On August 4, 1914, Britain declared war on Germany. The Territorial Force was mobilised immediately and men left their homes armed with ‘fuel and rations for 48 hours’, all over the area men assembled for mobilisation orders and to fight.
The Dalkeith Advertiser reported on the great excitement of the day: “The Post Office was open night and day, and on Tuesday night, about 9pm, an official arrived on cycle with the notion of mobilisation of the Territorials and other reserves. A group of ‘Terries’ were on the spot, and did not wait until the postman had delivered the formal notices to each man, but made instant preparation, with the result that at noon on Wednesday, Captain Tait had the Penicuik detachment of his company in full marching order, under his command in the Drill Hall. An hour was spent in medical inspection and about 1pm the detachment number forty, sallied forth.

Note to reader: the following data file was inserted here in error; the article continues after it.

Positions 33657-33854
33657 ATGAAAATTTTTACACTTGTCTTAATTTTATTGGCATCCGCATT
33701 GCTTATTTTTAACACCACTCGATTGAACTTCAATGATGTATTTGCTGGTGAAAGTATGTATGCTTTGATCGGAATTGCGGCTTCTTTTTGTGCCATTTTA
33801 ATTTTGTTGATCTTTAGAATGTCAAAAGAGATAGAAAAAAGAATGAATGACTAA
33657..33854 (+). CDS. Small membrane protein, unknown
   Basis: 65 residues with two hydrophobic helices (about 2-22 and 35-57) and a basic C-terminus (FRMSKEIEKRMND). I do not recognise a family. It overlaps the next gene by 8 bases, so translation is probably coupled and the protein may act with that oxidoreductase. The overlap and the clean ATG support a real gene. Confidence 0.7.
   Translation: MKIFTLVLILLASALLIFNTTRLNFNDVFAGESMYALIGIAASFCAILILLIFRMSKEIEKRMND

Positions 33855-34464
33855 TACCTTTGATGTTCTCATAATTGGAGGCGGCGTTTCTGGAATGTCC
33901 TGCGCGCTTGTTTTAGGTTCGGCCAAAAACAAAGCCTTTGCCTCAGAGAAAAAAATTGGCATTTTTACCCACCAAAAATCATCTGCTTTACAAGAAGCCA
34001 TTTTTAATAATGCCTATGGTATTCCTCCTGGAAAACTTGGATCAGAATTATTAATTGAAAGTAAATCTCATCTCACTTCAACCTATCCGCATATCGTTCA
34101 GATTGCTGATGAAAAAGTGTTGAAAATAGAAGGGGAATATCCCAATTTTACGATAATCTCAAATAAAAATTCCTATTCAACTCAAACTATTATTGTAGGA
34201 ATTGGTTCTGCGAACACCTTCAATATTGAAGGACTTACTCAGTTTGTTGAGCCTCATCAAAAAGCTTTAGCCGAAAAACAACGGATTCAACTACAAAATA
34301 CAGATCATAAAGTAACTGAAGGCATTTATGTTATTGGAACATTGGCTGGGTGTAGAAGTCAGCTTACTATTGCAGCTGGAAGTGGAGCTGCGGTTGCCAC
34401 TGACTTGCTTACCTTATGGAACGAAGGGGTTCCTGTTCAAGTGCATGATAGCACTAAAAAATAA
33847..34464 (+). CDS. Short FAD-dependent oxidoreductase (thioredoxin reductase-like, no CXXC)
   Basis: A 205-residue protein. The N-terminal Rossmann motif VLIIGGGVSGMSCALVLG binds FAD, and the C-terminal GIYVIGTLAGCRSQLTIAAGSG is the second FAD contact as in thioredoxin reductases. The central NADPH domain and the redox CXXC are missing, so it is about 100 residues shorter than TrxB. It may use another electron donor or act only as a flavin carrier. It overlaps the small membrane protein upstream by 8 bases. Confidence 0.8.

“At a moment’s notice, Bandmaster Allison and a number of his bandsmen joined the march of the detachment …Captain Tait led the detachment to Loanhead, where the remainder of the Company were in waiting. Enthusiastic scenes were the order of the day when the united Company took its leave to Edinburgh.”
Guest historian John Duncan’s full feature appears in this week’s Advertiser. On sale now.